As we edge into a new year filled with continued COVID fears and ever-changing protocols, it's hard for small businesses to feel optimistic about the coming months. Some have shuttered their doors forever. That's the very reason why we MUST create our own destiny and figure out how we can solve a problem for our customers and clients during this extended pandemic. Employees learned how to work remotely, fighting through new technology platforms. Students and teachers learned how to adapt to online learning.
While COVID has hurt many small businesses, it has also helped many discover how resilient and creative they can be. Small businesses took leaps of faith to retain their loyal customers by tracking ever-changing state and local protocols, embracing technology and thinking outside the box to serve their customers. Website overhauls now included e-commerce options as online shopping became necessary. Facebook Marketplace, Etsy, Shopify, Ebay stores and other auction sites replaced brick and mortar shopping. In-person workshops and events moved online using FaceTime, Zoom and other platforms.
I came across a social media timeline that brought back memories of joining LinkedIn shortly after it launched in 2003, then Facebook in 2005, Twitter in 2007, and Pinterest (still my favorite) in 2010. I joined Google+, but never liked it. Apparently, I wasn't the only one who lost interest in the platform as it was shut down for good in 2019. New platforms emerged - Snapchat, Periscope, Vine, and now TikTok. Two of these have already been shut down. An alternative platform to Facebook called Parler launched in 2019 and was forced offline by Amazon and Google.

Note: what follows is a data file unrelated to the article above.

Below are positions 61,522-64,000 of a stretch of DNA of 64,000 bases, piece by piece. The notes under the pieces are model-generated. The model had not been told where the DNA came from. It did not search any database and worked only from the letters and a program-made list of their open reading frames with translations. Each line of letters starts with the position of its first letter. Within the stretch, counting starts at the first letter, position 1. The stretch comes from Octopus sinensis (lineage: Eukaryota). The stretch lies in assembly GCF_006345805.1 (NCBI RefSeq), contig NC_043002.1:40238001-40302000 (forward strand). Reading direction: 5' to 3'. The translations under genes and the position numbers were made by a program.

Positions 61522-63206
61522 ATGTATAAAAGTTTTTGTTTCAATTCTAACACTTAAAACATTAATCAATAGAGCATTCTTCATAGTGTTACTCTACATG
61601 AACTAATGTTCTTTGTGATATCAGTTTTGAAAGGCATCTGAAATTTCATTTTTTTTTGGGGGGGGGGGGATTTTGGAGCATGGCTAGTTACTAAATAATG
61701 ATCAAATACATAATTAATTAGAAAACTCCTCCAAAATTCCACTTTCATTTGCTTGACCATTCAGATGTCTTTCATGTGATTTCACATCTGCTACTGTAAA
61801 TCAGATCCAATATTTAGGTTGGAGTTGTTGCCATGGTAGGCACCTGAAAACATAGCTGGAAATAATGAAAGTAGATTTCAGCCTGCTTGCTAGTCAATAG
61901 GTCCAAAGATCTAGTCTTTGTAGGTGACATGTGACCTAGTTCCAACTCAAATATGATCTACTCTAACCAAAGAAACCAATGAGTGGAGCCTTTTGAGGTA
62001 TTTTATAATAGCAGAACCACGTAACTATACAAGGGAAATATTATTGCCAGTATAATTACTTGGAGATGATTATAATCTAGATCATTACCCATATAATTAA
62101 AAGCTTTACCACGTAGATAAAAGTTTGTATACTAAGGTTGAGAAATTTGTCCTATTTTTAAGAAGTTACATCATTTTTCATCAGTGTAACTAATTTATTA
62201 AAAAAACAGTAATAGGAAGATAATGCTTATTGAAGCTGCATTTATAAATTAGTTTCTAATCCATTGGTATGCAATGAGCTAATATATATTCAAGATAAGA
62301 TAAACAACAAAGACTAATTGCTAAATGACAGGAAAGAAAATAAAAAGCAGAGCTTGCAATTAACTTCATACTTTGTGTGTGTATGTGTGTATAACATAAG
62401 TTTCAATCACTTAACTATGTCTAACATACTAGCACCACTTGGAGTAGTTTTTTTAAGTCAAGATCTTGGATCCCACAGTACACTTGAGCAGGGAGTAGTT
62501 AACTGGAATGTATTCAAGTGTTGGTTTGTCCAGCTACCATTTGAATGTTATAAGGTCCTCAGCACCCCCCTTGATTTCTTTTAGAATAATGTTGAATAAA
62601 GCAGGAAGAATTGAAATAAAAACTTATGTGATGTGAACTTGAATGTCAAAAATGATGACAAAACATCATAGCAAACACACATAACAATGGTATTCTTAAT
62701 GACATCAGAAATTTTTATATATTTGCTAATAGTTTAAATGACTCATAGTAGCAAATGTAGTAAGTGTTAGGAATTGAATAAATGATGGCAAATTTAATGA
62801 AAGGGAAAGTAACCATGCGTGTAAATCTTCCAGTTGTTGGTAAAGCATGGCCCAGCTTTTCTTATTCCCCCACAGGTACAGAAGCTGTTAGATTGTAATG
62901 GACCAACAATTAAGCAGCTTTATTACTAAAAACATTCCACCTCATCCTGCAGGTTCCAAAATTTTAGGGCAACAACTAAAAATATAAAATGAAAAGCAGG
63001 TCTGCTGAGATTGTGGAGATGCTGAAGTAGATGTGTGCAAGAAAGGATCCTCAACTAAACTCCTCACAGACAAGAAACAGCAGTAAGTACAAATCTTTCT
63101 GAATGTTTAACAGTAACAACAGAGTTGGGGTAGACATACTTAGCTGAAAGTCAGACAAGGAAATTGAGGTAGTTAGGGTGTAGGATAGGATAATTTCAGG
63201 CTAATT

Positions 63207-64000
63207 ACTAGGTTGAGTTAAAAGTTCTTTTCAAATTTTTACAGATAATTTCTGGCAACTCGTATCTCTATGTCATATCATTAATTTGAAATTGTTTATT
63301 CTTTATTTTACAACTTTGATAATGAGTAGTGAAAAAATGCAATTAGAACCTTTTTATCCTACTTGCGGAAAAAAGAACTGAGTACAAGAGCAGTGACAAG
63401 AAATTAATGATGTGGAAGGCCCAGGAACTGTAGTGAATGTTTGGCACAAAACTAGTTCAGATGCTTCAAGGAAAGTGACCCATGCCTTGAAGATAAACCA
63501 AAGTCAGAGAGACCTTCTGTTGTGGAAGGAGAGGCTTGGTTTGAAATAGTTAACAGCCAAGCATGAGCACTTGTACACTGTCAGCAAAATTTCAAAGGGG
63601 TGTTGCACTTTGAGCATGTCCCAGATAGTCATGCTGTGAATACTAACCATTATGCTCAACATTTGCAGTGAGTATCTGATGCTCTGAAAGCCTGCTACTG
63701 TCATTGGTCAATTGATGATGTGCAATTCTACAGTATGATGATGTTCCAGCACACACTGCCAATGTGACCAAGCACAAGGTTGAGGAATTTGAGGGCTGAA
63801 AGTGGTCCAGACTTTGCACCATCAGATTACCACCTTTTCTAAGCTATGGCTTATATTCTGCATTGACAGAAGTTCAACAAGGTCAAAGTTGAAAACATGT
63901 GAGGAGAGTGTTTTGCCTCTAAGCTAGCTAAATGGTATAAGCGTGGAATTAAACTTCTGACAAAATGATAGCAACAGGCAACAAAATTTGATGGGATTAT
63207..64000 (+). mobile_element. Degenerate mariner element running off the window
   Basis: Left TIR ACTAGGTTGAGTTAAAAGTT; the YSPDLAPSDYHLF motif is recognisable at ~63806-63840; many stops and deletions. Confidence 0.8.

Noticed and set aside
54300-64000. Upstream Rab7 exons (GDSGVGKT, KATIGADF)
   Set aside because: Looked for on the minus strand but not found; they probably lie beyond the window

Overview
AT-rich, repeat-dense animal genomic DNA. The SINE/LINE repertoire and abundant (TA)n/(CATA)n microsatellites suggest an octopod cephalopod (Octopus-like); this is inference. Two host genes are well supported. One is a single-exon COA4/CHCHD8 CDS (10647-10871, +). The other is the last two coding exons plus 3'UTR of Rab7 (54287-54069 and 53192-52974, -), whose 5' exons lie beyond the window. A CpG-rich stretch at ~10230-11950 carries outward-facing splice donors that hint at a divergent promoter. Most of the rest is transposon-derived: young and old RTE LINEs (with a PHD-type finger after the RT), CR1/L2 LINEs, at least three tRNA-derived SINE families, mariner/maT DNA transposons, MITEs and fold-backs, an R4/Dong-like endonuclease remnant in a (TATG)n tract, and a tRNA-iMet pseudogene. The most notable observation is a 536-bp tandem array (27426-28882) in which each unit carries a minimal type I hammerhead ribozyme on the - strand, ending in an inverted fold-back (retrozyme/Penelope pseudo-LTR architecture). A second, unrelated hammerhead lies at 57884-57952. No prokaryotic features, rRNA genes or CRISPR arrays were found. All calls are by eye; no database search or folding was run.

So, what can small business learn from this ever-changing and fickle marketplace?
I spent many years facilitating educational workshops on social media and email marketing. At the beginning of most classes I showed a slide that featured a wheel. The hub of the wheel represented what we, as small business owners, controlled -- our website and our mailing list. The end of the spokes included all the various social media platforms. These are areas we cannot control and don't own. Now, more than ever, it's important to rely less on what we cannot control and bolster our relationships with our customers using our mailing lists which continually point back to our hubs - our websites.
I wish you much success in 2021.
Liz Provo, Mass Marketing Resources.